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How Does Liability Translate Into Compensation in an Injury Case?

Personal injury law is based on the idea that a liable party will make up for the damages they've caused by paying compensation to a victim. It's a fairly straightforward concept, but the execution can sometimes end up being a bit more complicated. That often leaves clients asking personal injury lawyers to explain how and why a proposed settlement is the amount it is. Let's look at how a personal injury law firm tries to translate the defendant's liability into the claimant's compensation.

The Simple Math

Fortunately, the starting point for any demand package, the documents a lawyer sends to the defendant explaining why the client deserves compensation, is easy to understand. Direct economic damages are calculated on a one-for-one basis.

To be clear, though, this doesn't presume the claimant gets every dollar in economic damages. It just provides the starting point for doing the math.

You can claim a number of direct economic losses. Unsurprisingly, the cost of medical care usually features prominently in a demand package. This covers immediate medical treatment, surgeries, therapies, drugs, and medical devices. You shouldn't have too much trouble calculating these because the bills for every item will tell you what they are.

Likewise, you can claim lost wages. This covers what you would have earned from the time of the accident had you been able to work.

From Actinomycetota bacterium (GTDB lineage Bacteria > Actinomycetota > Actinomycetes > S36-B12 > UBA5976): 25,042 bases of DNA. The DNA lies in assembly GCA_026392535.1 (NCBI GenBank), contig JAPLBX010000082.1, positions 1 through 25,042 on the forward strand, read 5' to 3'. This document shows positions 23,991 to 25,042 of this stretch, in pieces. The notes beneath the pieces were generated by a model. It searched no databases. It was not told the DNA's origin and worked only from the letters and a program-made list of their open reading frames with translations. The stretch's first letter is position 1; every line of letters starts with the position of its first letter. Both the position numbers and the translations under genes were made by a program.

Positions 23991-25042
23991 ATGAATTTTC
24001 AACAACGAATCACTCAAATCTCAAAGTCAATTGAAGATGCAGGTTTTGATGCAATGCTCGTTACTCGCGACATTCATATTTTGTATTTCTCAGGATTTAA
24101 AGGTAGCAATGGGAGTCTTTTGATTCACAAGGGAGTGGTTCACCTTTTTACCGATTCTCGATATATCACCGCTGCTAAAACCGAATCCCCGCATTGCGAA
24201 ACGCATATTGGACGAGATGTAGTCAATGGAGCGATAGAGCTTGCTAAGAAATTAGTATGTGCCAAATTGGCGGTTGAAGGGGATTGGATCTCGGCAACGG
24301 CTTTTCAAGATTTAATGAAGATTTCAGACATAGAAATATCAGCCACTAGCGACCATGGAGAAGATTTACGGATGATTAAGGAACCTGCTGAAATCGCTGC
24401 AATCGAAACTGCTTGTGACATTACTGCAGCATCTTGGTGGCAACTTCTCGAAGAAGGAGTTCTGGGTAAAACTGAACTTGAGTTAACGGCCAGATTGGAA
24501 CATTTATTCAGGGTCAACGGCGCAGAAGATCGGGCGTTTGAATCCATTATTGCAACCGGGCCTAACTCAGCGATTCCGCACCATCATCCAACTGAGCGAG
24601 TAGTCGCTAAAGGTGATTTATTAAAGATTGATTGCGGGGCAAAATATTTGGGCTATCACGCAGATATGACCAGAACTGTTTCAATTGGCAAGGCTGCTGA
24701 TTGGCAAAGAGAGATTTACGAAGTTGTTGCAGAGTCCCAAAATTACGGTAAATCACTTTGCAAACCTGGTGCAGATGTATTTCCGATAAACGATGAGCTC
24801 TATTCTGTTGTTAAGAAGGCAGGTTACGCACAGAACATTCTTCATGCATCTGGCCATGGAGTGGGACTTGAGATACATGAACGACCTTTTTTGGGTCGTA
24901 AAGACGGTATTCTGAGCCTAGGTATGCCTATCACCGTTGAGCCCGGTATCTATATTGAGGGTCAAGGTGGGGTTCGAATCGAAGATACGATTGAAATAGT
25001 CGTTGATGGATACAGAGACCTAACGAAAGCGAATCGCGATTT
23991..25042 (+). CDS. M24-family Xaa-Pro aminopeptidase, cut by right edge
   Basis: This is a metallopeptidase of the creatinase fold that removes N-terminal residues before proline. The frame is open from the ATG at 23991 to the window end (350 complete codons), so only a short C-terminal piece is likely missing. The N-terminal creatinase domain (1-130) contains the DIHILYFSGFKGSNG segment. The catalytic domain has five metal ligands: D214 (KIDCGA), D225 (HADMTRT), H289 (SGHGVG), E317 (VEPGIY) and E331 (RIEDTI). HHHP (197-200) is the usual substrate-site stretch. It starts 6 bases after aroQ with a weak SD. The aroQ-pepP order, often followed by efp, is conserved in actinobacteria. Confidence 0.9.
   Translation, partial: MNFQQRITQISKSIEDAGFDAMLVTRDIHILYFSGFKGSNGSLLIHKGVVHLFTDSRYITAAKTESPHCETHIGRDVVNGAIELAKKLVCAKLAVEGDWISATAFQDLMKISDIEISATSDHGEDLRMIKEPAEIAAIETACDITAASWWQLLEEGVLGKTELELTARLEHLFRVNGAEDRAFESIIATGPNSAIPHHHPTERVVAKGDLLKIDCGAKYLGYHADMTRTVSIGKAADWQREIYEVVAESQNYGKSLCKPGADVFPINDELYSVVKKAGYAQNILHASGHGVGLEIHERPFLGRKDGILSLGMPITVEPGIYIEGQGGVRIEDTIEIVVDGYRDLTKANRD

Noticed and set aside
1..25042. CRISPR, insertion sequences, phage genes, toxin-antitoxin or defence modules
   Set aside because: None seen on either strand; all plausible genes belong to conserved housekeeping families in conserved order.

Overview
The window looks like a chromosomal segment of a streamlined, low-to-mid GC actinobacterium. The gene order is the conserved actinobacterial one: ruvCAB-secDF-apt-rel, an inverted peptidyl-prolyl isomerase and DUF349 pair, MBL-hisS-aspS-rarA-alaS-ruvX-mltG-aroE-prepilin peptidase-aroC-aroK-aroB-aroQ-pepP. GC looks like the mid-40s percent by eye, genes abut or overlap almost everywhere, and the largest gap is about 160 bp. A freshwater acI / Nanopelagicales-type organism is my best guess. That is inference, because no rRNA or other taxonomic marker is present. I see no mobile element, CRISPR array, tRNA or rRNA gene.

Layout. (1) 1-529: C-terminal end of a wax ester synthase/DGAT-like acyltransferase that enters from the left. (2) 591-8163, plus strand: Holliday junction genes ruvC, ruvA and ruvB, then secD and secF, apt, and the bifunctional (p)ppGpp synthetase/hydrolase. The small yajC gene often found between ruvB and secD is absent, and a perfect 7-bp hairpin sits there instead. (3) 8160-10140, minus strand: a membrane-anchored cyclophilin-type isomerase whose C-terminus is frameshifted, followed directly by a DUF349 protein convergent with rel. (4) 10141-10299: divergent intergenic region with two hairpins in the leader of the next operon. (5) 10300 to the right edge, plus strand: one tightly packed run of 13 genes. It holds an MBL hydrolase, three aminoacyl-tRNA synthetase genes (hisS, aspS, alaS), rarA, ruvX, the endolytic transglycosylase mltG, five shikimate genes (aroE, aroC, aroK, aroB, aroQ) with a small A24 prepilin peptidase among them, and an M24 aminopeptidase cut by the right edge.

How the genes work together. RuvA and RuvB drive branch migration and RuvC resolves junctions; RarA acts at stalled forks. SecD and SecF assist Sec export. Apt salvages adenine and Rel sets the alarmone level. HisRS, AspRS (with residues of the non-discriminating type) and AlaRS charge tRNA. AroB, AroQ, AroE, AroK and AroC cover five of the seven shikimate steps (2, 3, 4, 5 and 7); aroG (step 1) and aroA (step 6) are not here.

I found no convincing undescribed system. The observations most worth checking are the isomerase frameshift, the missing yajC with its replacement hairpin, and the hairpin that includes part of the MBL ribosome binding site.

Several additional forms of damages are compensable, too. These are harder-to-calculate ones, such as losing future earning potential, enjoyment of life, and consortium with a spouse. Generally, these numbers are based on government-designed actuarial tables quantifying the values of occupations and lifetimes.


Liability doesn't always fall entirely on the defendant. A claimant may be liable for some of what happened. In calculating damages, personal injury lawyers take the percentage of the claimant's responsibility out of the demand. If a claimant was 20% responsible in a case involving $500,000 in damages, the compensation figure would land on $400,000.


In personal injury law, pain and suffering are calculated based on a multiplier. Whatever the medical damages were, an attorney will typically multiply them by a factor between 1.5 and 5 to account for pain and suffering.

This is a common bone of contention between a personal injury law firm and an insurance company. Lawyers for the claimant will present evidence documenting the client's misery after an incident, and the defense will often make a lower counteroffer. Eventually, the two sides will either reach an agreement or the claimant will sue.